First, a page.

This collection contains materials relating to the history, restoration, and interpretation of Batsto Village, the iron bog furnace, and the glassworks, as well as publications about local history topics. Information about the Historic Batsto Village in the collection includes reports and essays, photographs, postcards, newspaper clippings, articles from journals and magazines, and records relating to the Batsto Citizens Committee’s events and interpretive activities. It also includes photographs and information about glass bottles produced at the Batsto Glass Works, as well as historical information about Atsion (another bog iron village) and South Jersey local history.
The collection does not contain the official records of the Batsto Citizens Committee - there are no membership lists, annual reports, or meeting minutes.
Batsto Village, located in Washington Township, Burlington County, New Jersey, was a glass factory town, as well as a significant site of bog iron production, commerce, and industry. The bog iron furnace was built in 1766 by Charles Read, John Cooper, Reuben Haines, Walter Franklin, and John Wilson, with the village established to support it. It was sold to Col. John Cox in 1770, and the ironworks supplied munitions for the Colonial Army in the Revolution, as well as for the United States military in the War of 1812. The operation changed hands several times, from Cox to Thomas Mayberry, then to Joseph Ball, and later to William Richards in 1784.
When the bog iron market declined in the 1840s, a glassworks was established under the direction of William Richards’ son, Jesse, and William’s nephew, Thomas S. The company produced window glass. After the glassworks closed in the 1860s, Joseph Wharton bought the land for farming and for water exportation to Philadelphia. Batsto, along with 1200 acres were purchased by the State of New Jersey in 1954 and became known as Wharton State Forest. It is now part of the Pinelands National Reserve. Archeological work on the Batsto site commenced in the late 1950s, with explorations relating to pre-historic sites, the bog iron furnace, and the glassworks. Batsto Village was placed on the National and New Jersey State Registers of Historic Places in the early 1970s.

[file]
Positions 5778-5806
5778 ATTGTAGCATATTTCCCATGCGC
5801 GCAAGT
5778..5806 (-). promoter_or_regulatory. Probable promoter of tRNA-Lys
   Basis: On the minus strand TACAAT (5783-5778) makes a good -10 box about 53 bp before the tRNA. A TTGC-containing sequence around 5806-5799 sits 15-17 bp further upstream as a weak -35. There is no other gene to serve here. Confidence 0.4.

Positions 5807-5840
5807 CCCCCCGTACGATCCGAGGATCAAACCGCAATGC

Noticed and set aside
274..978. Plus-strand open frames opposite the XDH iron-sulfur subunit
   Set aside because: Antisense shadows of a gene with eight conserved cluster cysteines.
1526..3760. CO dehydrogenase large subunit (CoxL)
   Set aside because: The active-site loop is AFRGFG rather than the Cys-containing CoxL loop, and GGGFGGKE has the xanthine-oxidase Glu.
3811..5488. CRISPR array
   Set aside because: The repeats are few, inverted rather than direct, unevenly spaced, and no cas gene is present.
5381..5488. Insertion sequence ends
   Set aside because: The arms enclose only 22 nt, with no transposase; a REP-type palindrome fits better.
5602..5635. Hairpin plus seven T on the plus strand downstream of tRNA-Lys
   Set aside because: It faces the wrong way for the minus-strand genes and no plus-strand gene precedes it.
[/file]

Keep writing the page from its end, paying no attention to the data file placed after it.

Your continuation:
The Batsto Citizens Advisory Committee was formed by the State of New Jersey in 1956, later dropping the “Advisory” from its name. Its purpose was to advise and assist in the restoration of the Historic Village of Batsto and in the interpretation of the historic site. In 1997 the Committee was reorganized as the Batsto Citizens Committee, Inc. and continues with its same objectives. The Committee hosts fundraising events, such as special Post Office cancellations, decoy and woodcarving shows, and living history reenactments. Beginning in the late 1960s, Clevenger Brothers Glass worked with the Batsto Citizens Committee to produce commemorative bottles using hand-blown glass techniques. The Historic Batsto Philatelic Society (HBPS) worked with the Batsto Citizens Committee to support the interpretation and restoration of the Post Office. The village has one of the oldest operational post offices in the United States and still hand stamps mail.
The Batsto Citizens Committee also oversees the interpretation of the Historic Atsion Village, another bog iron town close to Batsto. Members of the Batsto Citizens Committee are a literal “Who’s Who” of early Pinelands historians and restorationists. Chairs of the Committee included Paul M. Cope, Arthur D. Pierce, Donald Streeter, Edward Pfeiffer, and Jack E. Boucher. Linda Stanton served as a co-chair in 2007.
Jim and Linda Stanton, who donated this collection, were very involved in the historic preservation and interpretation of Southern New Jersey and the Pinelands. They formed the nonprofit organization, A Sign of the Pines, and they initiated the long-running “Lines on the Pines” cultural celebration of South Jersey authors, crafts, and trades. They collected and compiled historical information on South Jersey areas, particularly those in the Pinelands National Reserve. Areas of particular interest are Batsto, Atsion, Pleasant Mills, and Chatsworth.
Heather Halpin Perez, Special Collections Librarian, May 2021.
While Stockton University’s Bjork Library’s Special Collection and Archives owns the collection; Stockton may not own the copyright for all of the items. Researchers wishing to reproduce materials are responsible for obtaining the proper permissions.